Many different cultures around the world have used cold bathing for health and longevity purposes, and the practice has recently gained some scientific support.
When I lived in India studying Ayurveda, I was instructed to start every day with a cold shower as a part of my yoga practice.
While Ayurveda always suggests gradual temperature changes to the body, classic yoga practices do recommend cold morning showers.
The ancient Romans used this practice as part of their famous Roman baths, where you would move through a series of hot pools, then to a cold pool.
Today, this practice is very much alive and well in Europe—where almost every health club or spa offers at the very least saunas and cold baths.
The Cold Shower Science
In a 2016 study, 3,018 healthy participants between the ages of 18 and 65 were asked to take a hot-to-cold contrast shower for 30 consecutive days, with the cold shower lasting either 30, 60, or 90 seconds.
Seventy-nine percent of the group finished the 30 days, and 64 percent of them continued with cold showers after the 30 days.
The results showed a 29 percent reduction in absence from work due to sickness—suggesting that a hot to cold shower may support a healthier immune system response.
Cold hydrotherapy has been found to cause physiological reactions such as a decrease in local metabolic function, local edema, nerve conduction velocity (NCV), muscle spasm, and an increase in local anesthetic effects.
Brief, daily cold baths may boost immune function. Cold baths may increase both the number and activity of peripheral cytotoxic T-lymphocytes and N Killer cells, which govern adaptive and innate immunity.
A small study with people who were depressed (but not officially diagnosed with depression) showed that the cold hydrotherapy can relieve depressive symptoms rather effectively.
Cold bathing was also found to have significant analgesic or pain-relieving effects and does not appear to have noticeable side effects or cause dependence.
If you’re still not sold on the idea of a cold shower, one study did find that regular cold showering got easier and easier over time.
If you have a vata imbalance, this therapy may not be indicated. For sensitive body types, the process of short-term cold immersion must be gradual and brief.
A Better Bet: A Hot-to-Cold Shower
My favorite way to get the benefits of cold showering is to first start with a warm shower.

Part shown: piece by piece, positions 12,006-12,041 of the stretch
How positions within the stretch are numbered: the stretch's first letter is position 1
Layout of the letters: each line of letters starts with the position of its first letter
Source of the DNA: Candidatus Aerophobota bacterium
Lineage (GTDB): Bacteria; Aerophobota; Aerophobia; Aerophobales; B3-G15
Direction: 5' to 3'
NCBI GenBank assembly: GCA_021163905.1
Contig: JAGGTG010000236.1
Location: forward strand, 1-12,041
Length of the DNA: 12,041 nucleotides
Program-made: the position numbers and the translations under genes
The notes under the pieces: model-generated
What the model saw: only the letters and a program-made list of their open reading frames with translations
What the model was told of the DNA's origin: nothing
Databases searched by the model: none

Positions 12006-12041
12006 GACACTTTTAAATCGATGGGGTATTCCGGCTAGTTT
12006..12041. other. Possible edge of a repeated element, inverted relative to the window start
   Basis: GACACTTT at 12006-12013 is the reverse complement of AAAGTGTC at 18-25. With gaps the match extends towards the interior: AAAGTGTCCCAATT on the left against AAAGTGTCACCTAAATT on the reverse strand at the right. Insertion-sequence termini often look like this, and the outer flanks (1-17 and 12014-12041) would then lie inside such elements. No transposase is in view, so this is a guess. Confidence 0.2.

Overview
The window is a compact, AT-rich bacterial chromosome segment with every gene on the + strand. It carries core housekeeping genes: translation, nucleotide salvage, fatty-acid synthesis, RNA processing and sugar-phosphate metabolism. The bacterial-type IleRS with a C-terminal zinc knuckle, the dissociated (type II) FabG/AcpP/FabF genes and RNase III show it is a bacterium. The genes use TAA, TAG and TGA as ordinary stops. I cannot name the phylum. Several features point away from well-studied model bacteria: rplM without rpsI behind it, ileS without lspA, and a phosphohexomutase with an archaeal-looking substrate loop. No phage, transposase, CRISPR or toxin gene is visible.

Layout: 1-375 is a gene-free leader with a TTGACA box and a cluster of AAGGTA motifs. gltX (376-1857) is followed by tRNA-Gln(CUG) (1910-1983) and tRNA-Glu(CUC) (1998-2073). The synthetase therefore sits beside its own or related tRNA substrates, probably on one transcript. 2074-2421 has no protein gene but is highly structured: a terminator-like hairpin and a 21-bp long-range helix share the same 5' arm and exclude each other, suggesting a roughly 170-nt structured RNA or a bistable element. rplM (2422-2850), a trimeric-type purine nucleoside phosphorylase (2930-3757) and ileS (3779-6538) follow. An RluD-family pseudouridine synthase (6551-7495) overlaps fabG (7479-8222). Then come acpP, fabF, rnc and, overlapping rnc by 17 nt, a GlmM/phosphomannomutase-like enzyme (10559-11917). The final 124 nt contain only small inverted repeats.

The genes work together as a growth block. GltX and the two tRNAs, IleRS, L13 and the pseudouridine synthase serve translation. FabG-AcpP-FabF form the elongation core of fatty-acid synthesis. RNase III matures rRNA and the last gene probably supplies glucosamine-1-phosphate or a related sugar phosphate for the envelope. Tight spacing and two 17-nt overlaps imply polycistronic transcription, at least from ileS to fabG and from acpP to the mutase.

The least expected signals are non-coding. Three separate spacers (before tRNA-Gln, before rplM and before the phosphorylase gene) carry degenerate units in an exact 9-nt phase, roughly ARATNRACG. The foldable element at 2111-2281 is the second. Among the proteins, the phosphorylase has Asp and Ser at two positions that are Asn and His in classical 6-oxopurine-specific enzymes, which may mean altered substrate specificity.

A warm/hot shower produces a vaso-dilation of the blood vessels and relaxes tight muscles but leaves the residual fluid in the intercellular spaces, where metabolites may then accumulate after the heat dissipates.
A cold contrast bath will vaso-constrict the blood vessels and pump any residual fluid out of the blood, lymph, and muscle, delivering a measurable analgesic effect.
Contrast bathing—moving from a hot to cold bath—has been well-documented and is still used today as an effective exercise recovery technique.
This may explain why the Europeans always offer a cold immersion after a sauna to complete the process of recovery and muscle rehabilitation. That said, other studies have found that post-exercise cold water bathing is only as effective as an active recovery, such as walking for 10-15 minutes after a workout, but both do offer benefits.
However, a hot shower followed by a cold shower has been shown to offer significant post-exercise recovery benefits, so start with a warm-hot shower to warm up your core and balance the vata (nervous system), and then gradually add the cold.
How-To: Contrast Bathing
At the end of the shower, gradually turn down the hot water and increase the cold.
First, cold-shower your hands and feet. Slowly move your torso into the cold water, and then your head. Massage each body part the best you can as you immerse yourself in the cold shower.
There is no need to shock your body. According to Ayurveda, this can actually aggravate vata.
This technique of contrast bathing from hot to cold is not only the most comfortable but seems to be the most scientifically-backed approach to cold bathing.
1. DeRose Evans J. A Companion to the Archaeology of the Roman Republic. 2013, Hoboken: Wiley-Blackwell
2. Contrast Water Therapy and Exercise Induced Muscle Damage: A Systematic Review and Meta-Analysis
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